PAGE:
Mental health signs, treatments should be common knowledge

WSU students should consider their own mental state more, use Cougar Health Services more



WSU students with undiagnosed mental health issues would benefit from speaking to a professional.

AMAR JOSHI, Evergreen columnist

We all have something about ourselves that we don’t like, something which burdens our life in some way. The question is how to deal with issues like this before they turn into more serious problems.

It’s been over a year now since Tyler Hilinski’s passing, causing many to consider how we can help ourselves and others in situations like what Tyler faced. The Hilinski Foundation works to improve mental health programs in the athletics community, helping many, but every college student has the potential for these problems.

We put so much of our time into school, work and other people that we often forget about ourselves. Keeping up with our mental health stability is critical to survive college. We should take time to confront our mental health and cultivate good care.

Paul Kwon, professor of psychology at WSU, has studied the mental toll college students have to undergo.

“The fact that you’re in college, makes anxiety … more of an issue,” Kwon said. “Relationship issues come up … parents, finances; those are the more common issues.”

We all have problems in our lives which can lead to severe mental illness. Overworking can lead to anxiety disorders, relationship issues can build into depression and stress from schoolwork can easily lead to sleep withdrawal and malnutrition.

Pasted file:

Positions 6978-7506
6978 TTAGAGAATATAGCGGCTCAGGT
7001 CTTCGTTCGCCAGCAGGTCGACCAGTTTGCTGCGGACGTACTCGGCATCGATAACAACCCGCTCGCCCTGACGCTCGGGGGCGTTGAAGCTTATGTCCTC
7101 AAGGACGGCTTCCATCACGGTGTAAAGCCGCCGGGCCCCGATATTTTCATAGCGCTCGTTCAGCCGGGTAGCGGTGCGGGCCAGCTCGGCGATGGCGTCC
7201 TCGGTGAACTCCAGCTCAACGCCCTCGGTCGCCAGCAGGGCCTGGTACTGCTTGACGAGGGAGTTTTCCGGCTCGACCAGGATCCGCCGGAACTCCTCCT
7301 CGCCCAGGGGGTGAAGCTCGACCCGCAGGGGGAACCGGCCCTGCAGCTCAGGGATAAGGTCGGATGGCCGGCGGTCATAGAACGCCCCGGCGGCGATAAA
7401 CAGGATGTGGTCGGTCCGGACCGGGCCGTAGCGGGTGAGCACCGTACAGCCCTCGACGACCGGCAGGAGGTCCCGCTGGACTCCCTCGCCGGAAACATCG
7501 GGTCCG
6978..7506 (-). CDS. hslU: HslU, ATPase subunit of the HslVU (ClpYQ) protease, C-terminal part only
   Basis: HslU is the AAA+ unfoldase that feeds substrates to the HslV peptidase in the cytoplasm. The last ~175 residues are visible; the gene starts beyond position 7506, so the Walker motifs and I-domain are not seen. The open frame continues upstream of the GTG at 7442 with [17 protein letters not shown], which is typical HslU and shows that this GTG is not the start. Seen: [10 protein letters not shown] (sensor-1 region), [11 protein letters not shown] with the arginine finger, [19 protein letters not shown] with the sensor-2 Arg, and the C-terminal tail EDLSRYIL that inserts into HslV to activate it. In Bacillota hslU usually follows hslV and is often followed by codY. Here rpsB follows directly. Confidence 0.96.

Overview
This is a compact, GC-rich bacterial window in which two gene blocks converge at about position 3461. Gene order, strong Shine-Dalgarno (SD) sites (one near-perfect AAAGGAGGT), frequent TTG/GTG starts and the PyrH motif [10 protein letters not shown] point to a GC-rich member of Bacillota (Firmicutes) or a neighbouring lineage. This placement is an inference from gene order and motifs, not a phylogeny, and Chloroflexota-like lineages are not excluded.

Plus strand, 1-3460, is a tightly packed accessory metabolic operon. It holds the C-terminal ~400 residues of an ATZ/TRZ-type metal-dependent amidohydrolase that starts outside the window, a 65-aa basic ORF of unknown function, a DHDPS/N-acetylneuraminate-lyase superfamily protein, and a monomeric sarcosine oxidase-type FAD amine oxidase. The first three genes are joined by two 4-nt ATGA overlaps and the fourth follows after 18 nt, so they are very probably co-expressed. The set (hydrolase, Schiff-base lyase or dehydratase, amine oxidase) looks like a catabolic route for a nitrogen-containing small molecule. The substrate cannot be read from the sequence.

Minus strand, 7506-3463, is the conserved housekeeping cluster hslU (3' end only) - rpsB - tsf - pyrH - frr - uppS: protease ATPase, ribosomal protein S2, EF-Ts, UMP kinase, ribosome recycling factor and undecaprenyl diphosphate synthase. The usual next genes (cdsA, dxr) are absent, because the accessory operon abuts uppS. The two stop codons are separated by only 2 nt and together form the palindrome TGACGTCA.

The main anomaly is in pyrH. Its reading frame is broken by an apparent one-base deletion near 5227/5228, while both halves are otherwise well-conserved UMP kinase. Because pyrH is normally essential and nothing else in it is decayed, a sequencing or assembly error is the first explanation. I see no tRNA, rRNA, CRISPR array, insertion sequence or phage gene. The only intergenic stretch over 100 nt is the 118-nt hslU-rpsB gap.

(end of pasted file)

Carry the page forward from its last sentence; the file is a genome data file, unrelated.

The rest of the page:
Life is terrible sometimes, so we should support ourselves and others in maintaining our mental stability.

“People tend to struggle more because of anxiety or issues with relationships or academics which can lead to more anxiety,” Kwon said.

More students are coming in for assistance with more severe issues than ever, according to Kwon. This trend leads some to believe one of two theories: either more students are developing mental disorders, or more are realizing they need help with their mental health ailments.

“The number one thing if someone is struggling is to acknowledge that you have an issue,” Kwon said. “Admitting that to yourself is the key step because that will then lead to the kinds of steps that will be helpful.”

Students should know about their mental health treatment options. Following through with real change and dialogue about yourself is how the problems get solved. Some people have someone they trust to care for them and they’re often the first choice to find and talk to.

For those that don’t, Cougar Health Services offers group and one-on-one counseling for a variety of mental health ailments and are welcoming to all participants.

Mental health needs to be taken seriously. We shouldn’t be afraid to talk to each other or a professional about our problems and we need to ensure that others feel comfortable with talking about their issues. By encouraging greater attendance and outreach of these mental health meetings, more students could come to recognize the signs of these issues and pursue treatment for themselves if needed.

It isn’t selfish or narcissistic to pursue good mental health. Focusing on yourself sometimes can lead to knowledge and growth, building toward a stable health condition. Everyone needs someone to talk to and no one should be afraid to talk about themselves.

But part of improving your condition is having an open mind.

Empathizing with others and drawing from their experience in a group helps one to reflect on their own state of mind, whether they consider themselves healthy or ill. For that, the group counseling sessions of Cougar Health Services are ideal and should be attended more often.